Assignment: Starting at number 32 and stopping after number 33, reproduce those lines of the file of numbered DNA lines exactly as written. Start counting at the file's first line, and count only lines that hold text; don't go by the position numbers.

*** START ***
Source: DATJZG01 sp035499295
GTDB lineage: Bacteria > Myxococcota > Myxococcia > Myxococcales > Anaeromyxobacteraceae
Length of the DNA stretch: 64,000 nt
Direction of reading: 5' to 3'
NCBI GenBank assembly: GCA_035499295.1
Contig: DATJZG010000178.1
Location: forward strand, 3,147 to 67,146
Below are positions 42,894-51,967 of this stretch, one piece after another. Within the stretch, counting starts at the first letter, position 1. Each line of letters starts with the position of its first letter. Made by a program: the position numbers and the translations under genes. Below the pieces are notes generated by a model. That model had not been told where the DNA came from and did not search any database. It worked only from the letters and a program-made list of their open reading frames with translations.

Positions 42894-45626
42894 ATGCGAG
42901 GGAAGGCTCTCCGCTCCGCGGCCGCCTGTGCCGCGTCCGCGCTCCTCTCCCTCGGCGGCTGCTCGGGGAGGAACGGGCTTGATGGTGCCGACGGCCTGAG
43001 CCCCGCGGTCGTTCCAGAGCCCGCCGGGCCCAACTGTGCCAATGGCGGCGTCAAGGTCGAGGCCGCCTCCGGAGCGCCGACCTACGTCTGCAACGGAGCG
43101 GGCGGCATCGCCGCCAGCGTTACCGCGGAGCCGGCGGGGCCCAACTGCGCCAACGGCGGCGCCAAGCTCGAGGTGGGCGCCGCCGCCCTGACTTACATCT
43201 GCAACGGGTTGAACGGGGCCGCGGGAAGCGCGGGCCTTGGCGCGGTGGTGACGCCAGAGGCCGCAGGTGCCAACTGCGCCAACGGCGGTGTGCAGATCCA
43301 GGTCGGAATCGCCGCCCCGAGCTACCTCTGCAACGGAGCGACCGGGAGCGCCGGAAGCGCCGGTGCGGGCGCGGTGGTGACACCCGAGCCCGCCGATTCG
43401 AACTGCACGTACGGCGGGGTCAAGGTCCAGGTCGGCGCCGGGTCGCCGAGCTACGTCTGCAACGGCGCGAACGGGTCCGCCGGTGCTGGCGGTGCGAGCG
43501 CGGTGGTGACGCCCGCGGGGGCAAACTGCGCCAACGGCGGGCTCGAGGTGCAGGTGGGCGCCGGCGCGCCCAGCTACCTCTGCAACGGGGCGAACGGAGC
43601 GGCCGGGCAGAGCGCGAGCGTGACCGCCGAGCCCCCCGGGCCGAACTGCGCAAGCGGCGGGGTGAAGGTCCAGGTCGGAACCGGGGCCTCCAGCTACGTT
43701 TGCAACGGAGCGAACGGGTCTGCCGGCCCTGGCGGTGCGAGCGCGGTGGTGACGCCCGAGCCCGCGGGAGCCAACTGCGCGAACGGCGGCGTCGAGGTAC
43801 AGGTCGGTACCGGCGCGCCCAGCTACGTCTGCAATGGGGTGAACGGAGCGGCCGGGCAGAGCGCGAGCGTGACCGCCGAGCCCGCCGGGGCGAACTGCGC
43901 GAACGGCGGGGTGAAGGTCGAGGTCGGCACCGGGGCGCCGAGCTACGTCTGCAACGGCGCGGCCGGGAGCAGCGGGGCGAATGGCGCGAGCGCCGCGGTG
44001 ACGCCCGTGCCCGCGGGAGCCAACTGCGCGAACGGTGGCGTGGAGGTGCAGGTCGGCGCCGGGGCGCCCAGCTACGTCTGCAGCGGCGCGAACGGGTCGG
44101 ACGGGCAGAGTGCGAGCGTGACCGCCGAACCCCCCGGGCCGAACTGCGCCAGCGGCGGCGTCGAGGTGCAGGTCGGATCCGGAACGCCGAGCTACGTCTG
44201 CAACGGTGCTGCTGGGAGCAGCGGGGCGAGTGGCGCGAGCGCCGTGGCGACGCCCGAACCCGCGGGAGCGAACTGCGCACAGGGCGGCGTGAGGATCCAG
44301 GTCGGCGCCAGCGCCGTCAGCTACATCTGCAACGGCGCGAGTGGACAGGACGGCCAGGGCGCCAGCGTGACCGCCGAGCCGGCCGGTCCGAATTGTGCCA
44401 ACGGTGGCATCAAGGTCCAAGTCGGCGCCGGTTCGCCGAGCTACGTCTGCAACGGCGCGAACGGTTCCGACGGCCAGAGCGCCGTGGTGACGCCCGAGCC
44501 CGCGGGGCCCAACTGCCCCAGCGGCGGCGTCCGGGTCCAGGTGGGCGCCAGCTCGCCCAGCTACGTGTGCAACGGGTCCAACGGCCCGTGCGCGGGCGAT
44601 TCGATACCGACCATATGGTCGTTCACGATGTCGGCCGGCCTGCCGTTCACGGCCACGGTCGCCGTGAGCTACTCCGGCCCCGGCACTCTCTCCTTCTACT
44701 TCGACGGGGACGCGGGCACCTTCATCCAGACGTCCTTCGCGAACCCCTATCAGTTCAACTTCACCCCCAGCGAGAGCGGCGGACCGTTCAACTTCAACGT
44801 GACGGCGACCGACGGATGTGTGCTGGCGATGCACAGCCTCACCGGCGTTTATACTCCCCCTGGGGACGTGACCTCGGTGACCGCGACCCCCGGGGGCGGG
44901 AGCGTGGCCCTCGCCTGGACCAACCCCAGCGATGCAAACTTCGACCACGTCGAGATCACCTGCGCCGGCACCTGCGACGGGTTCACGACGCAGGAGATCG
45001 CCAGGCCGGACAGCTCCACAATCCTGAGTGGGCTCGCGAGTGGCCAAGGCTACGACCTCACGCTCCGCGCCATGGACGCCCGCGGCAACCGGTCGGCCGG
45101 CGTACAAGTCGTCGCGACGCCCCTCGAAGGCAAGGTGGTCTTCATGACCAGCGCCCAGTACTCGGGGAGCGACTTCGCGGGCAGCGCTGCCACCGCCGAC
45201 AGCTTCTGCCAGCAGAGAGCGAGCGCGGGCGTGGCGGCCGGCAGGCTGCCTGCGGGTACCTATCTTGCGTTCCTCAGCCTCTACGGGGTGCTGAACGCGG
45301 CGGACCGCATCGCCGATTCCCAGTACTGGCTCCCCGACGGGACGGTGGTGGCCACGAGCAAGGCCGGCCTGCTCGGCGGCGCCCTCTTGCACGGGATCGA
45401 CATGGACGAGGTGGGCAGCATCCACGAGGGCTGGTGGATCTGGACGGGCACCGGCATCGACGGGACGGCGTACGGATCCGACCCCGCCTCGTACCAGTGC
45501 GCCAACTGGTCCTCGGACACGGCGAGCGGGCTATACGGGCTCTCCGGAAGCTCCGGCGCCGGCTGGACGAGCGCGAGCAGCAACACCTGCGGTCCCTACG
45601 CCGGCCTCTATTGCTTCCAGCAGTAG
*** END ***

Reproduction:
45001 CCAGGCCGGACAGCTCCACAATCCTGAGTGGGCTCGCGAGTGGCCAAGGCTACGACCTCACGCTCCGCGCCATGGACGCCCGCGGCAACCGGTCGGCCGG
45101 CGTACAAGTCGTCGCGACGCCCCTCGAAGGCAAGGTGGTCTTCATGACCAGCGCCCAGTACTCGGGGAGCGACTTCGCGGGCAGCGCTGCCACCGCCGAC